The demand for funds by other levels of government (excluding social security funds) resulted in an overall reduction in their outstanding debt via net transactions (-$1.8 billion). This was largely attributable to $14.4 billion in net redemptions of paper, which exceeded their net issuances of bonds (+$10.7 billion).

Debt to gross domestic product declines as economic growth outpaces borrowing

The ratio of federal government net debt (the book value of total financial liabilities less total financial assets) to gross domestic product (GDP) declined to 36.5% in the first quarter of 2022 from 37.1% in the fourth quarter of 2021, while the ratio of other government net debt to GDP fell to 22.8% from 23.6% over the same period. Stronger growth in GDP relative to debt was a primary factor in the ratio's decline.

Chart 5  Chart 5: Net debt (book value) as a percentage of gross domestic product
Net debt (book value) as a percentage of gross domestic product

Private non-financial corporations' non-mortgage loan borrowing decreases

Following significant merger and acquisition activity in the fourth quarter of 2021, the demand for funds by private non-financial corporations decreased from $66.9 billion in that quarter to $27.4 billion in the first quarter of 2022. Borrowing was mainly in the form of non-mortgage loans (+$16.3 billion), bonds and debentures (+$16.2 billion), and mortgage loans (+$8.5 billion). This was partially offset by a decrease in listed shares (-$12.3 billion).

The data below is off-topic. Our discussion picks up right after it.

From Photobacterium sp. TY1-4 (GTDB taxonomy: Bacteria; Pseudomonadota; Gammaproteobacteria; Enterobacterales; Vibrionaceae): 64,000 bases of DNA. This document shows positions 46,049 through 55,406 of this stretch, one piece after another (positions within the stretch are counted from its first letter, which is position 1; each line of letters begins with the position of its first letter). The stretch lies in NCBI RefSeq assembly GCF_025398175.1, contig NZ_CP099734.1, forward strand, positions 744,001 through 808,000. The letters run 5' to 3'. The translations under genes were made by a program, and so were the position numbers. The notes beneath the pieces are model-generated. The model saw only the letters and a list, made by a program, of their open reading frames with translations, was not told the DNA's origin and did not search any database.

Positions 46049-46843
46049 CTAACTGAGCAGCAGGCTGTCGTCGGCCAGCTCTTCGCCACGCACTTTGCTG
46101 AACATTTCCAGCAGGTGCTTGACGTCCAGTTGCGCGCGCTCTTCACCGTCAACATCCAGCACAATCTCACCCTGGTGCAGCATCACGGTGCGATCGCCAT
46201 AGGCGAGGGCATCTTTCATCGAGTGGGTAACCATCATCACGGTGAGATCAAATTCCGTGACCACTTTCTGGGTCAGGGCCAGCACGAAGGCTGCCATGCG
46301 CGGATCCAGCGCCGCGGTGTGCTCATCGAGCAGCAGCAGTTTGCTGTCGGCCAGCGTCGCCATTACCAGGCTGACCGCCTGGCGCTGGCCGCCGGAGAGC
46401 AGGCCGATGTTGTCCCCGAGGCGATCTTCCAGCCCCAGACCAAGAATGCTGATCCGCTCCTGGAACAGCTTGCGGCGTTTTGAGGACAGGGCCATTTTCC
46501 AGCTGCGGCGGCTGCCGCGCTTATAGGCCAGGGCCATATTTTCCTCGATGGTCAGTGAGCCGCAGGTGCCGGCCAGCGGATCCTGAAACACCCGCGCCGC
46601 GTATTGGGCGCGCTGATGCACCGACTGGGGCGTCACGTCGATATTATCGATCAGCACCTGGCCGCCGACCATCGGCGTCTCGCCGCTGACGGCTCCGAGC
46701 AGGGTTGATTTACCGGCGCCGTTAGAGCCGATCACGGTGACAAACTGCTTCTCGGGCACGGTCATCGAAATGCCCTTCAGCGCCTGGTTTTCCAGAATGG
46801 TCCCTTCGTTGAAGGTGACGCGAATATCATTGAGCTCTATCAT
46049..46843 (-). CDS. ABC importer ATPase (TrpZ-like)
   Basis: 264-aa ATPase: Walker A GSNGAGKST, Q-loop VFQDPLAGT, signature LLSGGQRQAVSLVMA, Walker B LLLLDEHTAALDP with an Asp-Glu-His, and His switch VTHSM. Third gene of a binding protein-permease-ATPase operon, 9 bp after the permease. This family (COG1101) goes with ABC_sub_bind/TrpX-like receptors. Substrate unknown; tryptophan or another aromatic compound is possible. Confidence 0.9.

On the other side of the ledger, private non-financial corporations decreased their holdings of Canadian currency and deposit assets by $12.9 billion in the first quarter, the first decline since the first quarter of 2019. Canadian currency and deposit assets decreased to $619.0 billion by the end of the first quarter of 2022, representing 13.5% of private non-financial corporations' total financial assets, up from 11.5% recorded at the end of the fourth quarter of 2019.

Private non-financial corporations' mineral and energy reserves, which are significant components of their natural resource wealth and net worth, increased by 23.5% from the fourth quarter of 2021 to reach $1,283.6 billion in the first quarter of 2022. This was primarily the result of rising energy prices, which pushed up the value of Canada's resource wealth. According to Statistics Canada's Raw Materials Price Index, from December 2021 to March 2022, the price of crude oil and bitumen jumped 60.0%, while the price of coal rose 14.9%. Crude oil prices continued to climb into early June 2022.

The ratio of private non-financial corporations' credit market debt (book value) to GDP stood at 72.0% in the first quarter. This ratio has continued to decline, moderated by growing GDP, from its record high at the beginning of 2021, when it reached 75.5%. However, according to the Canadian Survey on Business Conditions released in May 2022, nearly one-third of businesses reported they cannot incur additional debt, up from just over one-quarter in February 2022.

Chart 6  Chart 6: Demand for funds by private non-financial corporations
Demand for funds by private non-financial corporations